As a nation, Australia spent more on local film and television production in the past financial year than ever before, but it’s not just the film industry that stands to benefit from a successful movie.
Thirty eight Australian films started production in the 2017-18 financial year, plus 36 TV dramas and 10 children’s programs, according to the latest Screen Australia Drama Report.
For some, these productions will generate a tidy profit, but others will face some serious losses; The New Daily decided to look at how film financing produces its winners and losers – and whether or not you should get involved.
Two main arrangements
Would-be film financiers have two main choices for putting their money into a project – by taking an equity stake in a movie, or by providing a loan to the producers.
Barry Sechos, director with Fulcrum Media Finance, said equity stakes are the riskier of the options.
Equity investors need the film or TV show they put their money into to be a commercial success if they want to see any returns, and many films unfortunately don’t make the cut.
The alternative, and the method Fulcrum uses, is to provide short-term debt financing to producers, which in Australia can benefit from the government’s producer offset – a tax arrangement that rebates producers up to 40 per cent of the money they spend in Australia.
Businesses like Fulcrum provide producers with the cash flow they need to make their film. The producers can apply for the tax offset and pay their rebate back to Fulcrum, including interest, making the film’s subsequent commercial success irrelevant.
Fulcrum Media Finance business and legal affairs manager Max Dalton added that any film applying for this offset will need to have a theatrical release on a commercial scale before it qualifies.
Industry superannuation fund Media Super finances film and TV through this method, in partnership with Fulcrum, and in the past eight years has pocketed an average annual return of 6.4 per cent as a result.
“It also helps bring Australian stories to the screen, and that’s a good thing,” Media Super chief executive Graeme Russell said.
So far the partnership has produced some award-winning movies and TV shows, including The Dressmaker, Lion and Rake, with several more high-profile films still in the pipeline, including the Sam Neill-starring Ride Like A Girl – the story of Melbourne Cup-winning jockey Michelle Payne.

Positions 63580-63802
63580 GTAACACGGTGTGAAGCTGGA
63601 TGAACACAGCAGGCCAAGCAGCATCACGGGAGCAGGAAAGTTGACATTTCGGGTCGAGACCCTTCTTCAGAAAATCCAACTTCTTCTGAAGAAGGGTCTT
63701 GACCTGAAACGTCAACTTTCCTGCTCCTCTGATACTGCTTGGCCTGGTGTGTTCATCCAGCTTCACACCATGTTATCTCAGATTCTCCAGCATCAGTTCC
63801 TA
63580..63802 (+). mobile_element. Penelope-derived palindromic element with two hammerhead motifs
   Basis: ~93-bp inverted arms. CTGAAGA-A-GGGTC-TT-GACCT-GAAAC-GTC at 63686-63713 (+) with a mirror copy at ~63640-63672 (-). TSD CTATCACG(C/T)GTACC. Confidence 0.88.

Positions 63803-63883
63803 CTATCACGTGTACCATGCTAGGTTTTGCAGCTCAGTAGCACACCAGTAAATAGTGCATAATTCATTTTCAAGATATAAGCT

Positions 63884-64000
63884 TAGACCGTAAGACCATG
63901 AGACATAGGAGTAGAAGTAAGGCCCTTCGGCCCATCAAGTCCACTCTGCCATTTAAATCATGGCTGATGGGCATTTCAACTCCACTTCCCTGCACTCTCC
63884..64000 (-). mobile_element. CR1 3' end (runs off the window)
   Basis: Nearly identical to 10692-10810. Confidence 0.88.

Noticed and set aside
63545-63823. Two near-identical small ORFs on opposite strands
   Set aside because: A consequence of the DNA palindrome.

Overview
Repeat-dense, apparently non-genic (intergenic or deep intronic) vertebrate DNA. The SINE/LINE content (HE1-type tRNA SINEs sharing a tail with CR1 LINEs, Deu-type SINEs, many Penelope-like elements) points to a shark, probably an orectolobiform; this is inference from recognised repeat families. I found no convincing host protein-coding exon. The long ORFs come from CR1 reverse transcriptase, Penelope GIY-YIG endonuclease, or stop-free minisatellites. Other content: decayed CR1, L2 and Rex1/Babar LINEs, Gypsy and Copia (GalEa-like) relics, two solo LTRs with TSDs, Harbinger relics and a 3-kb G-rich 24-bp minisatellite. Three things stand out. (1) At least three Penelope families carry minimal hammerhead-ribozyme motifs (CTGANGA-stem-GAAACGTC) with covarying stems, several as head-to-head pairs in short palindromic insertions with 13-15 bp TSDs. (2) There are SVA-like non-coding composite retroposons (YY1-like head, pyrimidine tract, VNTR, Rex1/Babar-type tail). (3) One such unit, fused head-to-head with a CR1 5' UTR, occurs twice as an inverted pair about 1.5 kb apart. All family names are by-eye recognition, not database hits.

No winning formula
For those interested (or invested) in a film’s commercial success, things get a little trickier, and picking a hit is very difficult.
“I often compare it to horse racing and gambling. There’s no winning formula,” said Monster Pictures business manager and head of sales Grant Hardie.
Monster Pictures is a film distributor that specialises in genre films, buying the rights to independent and underground films (including a number of Australian titles) and putting them out into the world via DVD sales and theatrical runs.
Mr Hardie told The New Daily that selecting titles that will make money is difficult, but there are a number of things would-be investors can look for.
A well-known cast, big studio and attractive artwork and trailers will all help snare more interest at the box office and in home video sales, Mr Hardie said.
That’s not much help for independent film distributors like Monster Pictures, he joked, but certainly things worth considering.
Currently there’s no easy way for ordinary Australians to finance a film through the kind of debt arrangement used by Fulcrum Media Finance and Media Super, according to Fulcrum’s Mr Sechos.
Even funds designed to allow everyday Australians to put their money into the film industry by way of an equity stake have struggled and regularly folded.
“If you’re lucky enough to put your money into a Crocodile Dundee or a Lion, you’re going to do well. But the bulk of those films just don’t offer the returns to justify an equity investment,” he said.
Nevertheless, Mr Sechos said the government’s producer offset has been incredibly successful, and the future of Australian film looks healthy.